A warrant could be useful in “some circumstances,” such as requiring police to get a warrant before even using the technology to make a match, testified Barry Friedman, a law professor and director of the Policing Project at New York University. Even then, Friedman and other witnesses argued that facial recognition should not be the primary means of determining guilt.

Still, even limiting the use of the technology, or requiring better accuracy ignores underlying issues of over-policing, Bertram Lee, counsel for tech policy in the Leadership Conference on Civil and Human Rights argued to Congress on Tuesday.


“These technologies are already being used in communities that are being over-policed or over-surveilled,” he said.

Action isn’t limited to Capitol Hill

As Congress dithers, proponents of facial recognition bans have made significant strides at the state and local levels. Massachusetts, Utah, Washington, Vermont, Virginia and most recently Maine as well as 19 cities and counties have passed legislation to limit that use to some extent. Advocates have also pressed the White House to enact a moratorium.

Some advocates have taken aim at private companies behind the technology. Amazon extended its moratorium on the sale of the technology to the police in May after a backlash. On Wednesday, more than 35 organizations signed onto a campaign led by Fight for The Future calling for retailers to not use facial recognition on customers or workers in their stores.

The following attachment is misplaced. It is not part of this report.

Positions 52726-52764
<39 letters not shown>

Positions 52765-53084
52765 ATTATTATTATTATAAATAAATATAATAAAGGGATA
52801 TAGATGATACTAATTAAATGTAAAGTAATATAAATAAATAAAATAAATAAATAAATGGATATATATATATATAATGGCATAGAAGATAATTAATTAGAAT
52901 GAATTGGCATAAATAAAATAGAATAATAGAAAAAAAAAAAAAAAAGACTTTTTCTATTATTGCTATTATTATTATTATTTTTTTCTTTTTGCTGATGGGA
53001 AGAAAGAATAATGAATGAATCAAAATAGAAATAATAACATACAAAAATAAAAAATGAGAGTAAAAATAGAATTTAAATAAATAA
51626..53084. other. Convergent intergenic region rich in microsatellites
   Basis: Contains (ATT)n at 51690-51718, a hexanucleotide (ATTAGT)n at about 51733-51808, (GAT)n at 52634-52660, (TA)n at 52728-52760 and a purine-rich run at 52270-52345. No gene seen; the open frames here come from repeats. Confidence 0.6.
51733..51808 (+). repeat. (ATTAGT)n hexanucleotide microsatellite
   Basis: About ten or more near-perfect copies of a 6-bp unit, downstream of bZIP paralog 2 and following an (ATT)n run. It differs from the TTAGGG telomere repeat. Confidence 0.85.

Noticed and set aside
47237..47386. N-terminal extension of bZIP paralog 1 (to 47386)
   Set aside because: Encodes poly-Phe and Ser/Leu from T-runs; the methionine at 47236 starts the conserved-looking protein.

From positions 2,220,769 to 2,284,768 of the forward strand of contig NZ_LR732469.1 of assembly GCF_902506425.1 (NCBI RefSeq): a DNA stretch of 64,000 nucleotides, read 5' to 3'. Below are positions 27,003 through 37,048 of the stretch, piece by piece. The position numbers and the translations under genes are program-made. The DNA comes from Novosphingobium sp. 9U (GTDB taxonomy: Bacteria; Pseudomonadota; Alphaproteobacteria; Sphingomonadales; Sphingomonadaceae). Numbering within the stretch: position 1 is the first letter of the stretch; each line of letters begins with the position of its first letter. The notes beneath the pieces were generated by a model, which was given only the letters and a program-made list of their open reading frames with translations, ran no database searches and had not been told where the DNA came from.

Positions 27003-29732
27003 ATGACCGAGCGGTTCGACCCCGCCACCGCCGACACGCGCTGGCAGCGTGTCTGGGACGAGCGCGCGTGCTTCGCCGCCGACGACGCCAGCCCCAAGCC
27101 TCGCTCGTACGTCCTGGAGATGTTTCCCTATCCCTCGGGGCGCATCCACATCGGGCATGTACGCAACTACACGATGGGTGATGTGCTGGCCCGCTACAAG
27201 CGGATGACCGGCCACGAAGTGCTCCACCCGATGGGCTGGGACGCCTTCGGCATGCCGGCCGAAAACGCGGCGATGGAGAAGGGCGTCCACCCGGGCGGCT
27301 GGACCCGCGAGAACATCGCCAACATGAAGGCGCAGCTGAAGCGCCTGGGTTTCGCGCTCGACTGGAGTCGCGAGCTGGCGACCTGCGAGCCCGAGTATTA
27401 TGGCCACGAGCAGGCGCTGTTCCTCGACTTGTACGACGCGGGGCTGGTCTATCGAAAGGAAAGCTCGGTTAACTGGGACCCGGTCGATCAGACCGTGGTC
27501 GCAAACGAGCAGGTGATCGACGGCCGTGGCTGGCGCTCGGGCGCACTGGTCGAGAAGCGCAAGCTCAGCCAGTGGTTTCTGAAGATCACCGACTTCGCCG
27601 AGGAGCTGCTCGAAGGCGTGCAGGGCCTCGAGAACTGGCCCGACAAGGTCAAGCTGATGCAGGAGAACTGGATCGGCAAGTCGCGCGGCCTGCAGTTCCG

Tonya Riley

Written by Tonya Riley

Tonya Riley covers privacy, surveillance and cryptocurrency for CyberScoop News. She previously wrote the Cybersecurity 202 newsletter for The Washington Post and before that worked as a fellow at Mother Jones magazine. Her work has appeared in Wired, CNBC, Esquire and other outlets. She received a BA in history from Brown University. You can reach Tonya with sensitive tips on Signal at 202-643-0931. PR pitches to Signal will be ignored and should be sent via email.